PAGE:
The number of cyber threats has increased significantly over the past few years. And it’s not just that. They’ve become much more sophisticated, and therefore hard to defend against. With that in mind, implementing cybersecurity in your business continuity plan (BCP) is an absolute must.
However, integrating online security with your BCP is one thing. The other is doing it the right way. And considering how many companies struggle with that part, you must know how to achieve your goals effectively.
If you wish to learn more about, including cybersecurity in your business continuity strategies, keep reading. In the article below, we’ll show how to do that properly.
If you wish to create a compelling and high-quality BCP, investing in professional continuity software is necessary. It will help you ensure your plan is well-written and doesn’t have any flaws that might disrupt.
What’s more, business continuity software will help you incorporate cybersecurity into your plan more effectively. It will also ensure it’s properly managed and updated as it collects the necessary data and uses it to make your recovery plan more effective.
But no matter which software you pick, you need to make sure it’s reliable first. Cheaper programs may contain fewer defense layers and therefore make your company more exposed to potential risks.
In the first six months of last year, data breaches exposed over 4 billion (sic!) records. And considering that an average cyber-attack cost is $3.92 million, it’s definitely something you wish to avoid as a business owner.
What’s more, lost data cause significant disruptions, which can be avoided by, you guessed it, effective business continuity planning. And how to connect it with your cybersecurity? With implementing regular backups in your disaster recovery strategy.
But you’re probably wondering what regular means. The answer is every day or at least a few days a week. What’s more, aside from keeping them regular, you should always use various data backup tools to increase their security.
Each year, more companies decide to implement a virtual private network (VPN) in their cybersecurity. And it’s not a surprise, considering how cheap and effective a reliable VPN can be in increasing the online security of an organization.
VPN encrypts your data, making it more challenging for hackers to steal. It creates an additional defensive layer against cyber attacks, ensuring your company stays safe. Also, connecting your employees to secure servers decreases the risk of human error.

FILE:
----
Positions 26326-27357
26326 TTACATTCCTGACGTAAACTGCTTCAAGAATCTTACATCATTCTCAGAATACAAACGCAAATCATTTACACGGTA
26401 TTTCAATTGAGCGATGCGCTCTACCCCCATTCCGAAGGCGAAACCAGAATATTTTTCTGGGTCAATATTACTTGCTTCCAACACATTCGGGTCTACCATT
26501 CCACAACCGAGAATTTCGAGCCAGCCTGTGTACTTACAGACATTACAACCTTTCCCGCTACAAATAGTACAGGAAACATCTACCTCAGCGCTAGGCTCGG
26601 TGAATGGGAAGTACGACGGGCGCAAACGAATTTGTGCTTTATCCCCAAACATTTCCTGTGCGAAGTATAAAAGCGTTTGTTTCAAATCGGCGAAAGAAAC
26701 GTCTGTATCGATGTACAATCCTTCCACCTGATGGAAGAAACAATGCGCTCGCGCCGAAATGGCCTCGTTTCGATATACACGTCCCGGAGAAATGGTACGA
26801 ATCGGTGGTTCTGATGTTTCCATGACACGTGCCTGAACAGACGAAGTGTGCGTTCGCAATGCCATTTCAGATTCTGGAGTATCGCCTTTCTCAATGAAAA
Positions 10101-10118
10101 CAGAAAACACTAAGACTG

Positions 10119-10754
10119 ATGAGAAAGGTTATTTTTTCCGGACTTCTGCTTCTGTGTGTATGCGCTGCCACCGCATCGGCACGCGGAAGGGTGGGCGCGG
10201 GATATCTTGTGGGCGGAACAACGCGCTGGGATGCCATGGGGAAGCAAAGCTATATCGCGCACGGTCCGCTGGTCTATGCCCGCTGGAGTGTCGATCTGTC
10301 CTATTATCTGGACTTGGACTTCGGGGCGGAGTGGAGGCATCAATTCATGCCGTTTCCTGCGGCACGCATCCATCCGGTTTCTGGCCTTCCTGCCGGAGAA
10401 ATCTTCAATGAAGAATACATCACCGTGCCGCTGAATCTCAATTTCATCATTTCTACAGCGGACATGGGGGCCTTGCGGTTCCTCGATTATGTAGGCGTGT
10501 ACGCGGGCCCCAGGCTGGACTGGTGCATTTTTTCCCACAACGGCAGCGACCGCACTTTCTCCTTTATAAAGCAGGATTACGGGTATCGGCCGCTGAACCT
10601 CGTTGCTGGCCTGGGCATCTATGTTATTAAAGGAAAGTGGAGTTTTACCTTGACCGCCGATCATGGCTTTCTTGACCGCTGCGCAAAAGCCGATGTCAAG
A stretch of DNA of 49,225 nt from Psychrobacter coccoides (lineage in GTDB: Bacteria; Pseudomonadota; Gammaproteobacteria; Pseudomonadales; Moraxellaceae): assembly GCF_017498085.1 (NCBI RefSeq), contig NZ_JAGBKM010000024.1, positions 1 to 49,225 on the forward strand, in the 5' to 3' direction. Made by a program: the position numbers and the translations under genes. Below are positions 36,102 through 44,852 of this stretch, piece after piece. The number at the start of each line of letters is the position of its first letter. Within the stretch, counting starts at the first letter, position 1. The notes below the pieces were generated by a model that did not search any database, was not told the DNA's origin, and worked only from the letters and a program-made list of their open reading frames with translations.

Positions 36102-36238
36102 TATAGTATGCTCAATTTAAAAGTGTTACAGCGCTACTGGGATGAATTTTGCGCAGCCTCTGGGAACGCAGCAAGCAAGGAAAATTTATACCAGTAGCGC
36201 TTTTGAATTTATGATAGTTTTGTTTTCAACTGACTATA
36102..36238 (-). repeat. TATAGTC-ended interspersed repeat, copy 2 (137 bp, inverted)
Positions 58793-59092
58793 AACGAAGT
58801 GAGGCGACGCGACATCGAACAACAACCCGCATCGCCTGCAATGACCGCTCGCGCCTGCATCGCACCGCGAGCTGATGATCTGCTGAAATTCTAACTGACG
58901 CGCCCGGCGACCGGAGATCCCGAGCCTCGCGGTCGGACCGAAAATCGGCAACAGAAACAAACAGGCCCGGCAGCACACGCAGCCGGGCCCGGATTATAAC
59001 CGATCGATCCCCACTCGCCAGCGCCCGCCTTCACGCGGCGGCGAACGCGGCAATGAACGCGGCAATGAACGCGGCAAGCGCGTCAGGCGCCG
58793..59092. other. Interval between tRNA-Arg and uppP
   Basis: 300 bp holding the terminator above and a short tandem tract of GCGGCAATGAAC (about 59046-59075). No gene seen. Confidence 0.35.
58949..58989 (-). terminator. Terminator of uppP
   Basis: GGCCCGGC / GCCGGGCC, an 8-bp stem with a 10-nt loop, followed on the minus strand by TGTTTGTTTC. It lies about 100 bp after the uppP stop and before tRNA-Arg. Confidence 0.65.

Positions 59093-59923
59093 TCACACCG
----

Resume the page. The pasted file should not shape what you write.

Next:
What’s more, many VPNs use additional security measures to prevent tracking, like so-called kill switches. They cut off your internet connection immediately as you’re disconnected from a secure VPN server.
It can help decrease the impact of a disruption caused by a data breach.
If you want your continuity plan to work, you need to ensure every employee in your organization understands it. It’s crucial, especially now, when the pandemic is still wreaking havoc globally, and many companies implement remote work.
Besides decreasing disruptions, communication will also improve productivity, and yes, your business’s security. How? Because your employees will be able to immediately communicate to your IT department that something is not working right.
That can significantly enhance your company’s incident response, a vital part of any effective recovery plan.
Training your workers in the newest cybersecurity solutions is a must if you wish to create an effective online defense mechanism. Your employees need to know how they can protect themselves and what to avoid when browsing the web. Moreover, identity and access management (IAM) ensures that the right people and job roles in your organization (identities) can access the tools they need to do their jobs. Identity management and access systems enable your organization to manage employee apps without logging into each app as an administrator.
What’s more, if you implement various continuity and cybersecurity solutions, you have to teach your workers how to use them. The same goes for updates in your response plans or new communication channels.
Keep in mind that every employee has to know what to do in the event of an incident. Any lack of knowledge can result in a disastrous outcome, increasing the chances of disruptions, leading to significant revenue loss.
Not to mention the decrease in reputation among your clients.
Cybersecurity has never been more critical, and therefore implementing it in your continuity plan is a must. However, as you can see, it’s crucial to know how to do it efficiently and be more precise, to know which features you need to consider.
The best practice is to invest in reliable business continuity software to help you with risk management. Besides that, you also need to ensure you backup your data regularly and provide your company with effective cybersecurity measures, e.g., VPN or data recovery software.
But that’s not all. If you want your employees to understand their roles and responsibilities, you need to ensure they receive appropriate training.
Only if your staff understands how to increase their cybersecurity they will ensure your business continuity plan won’t fail.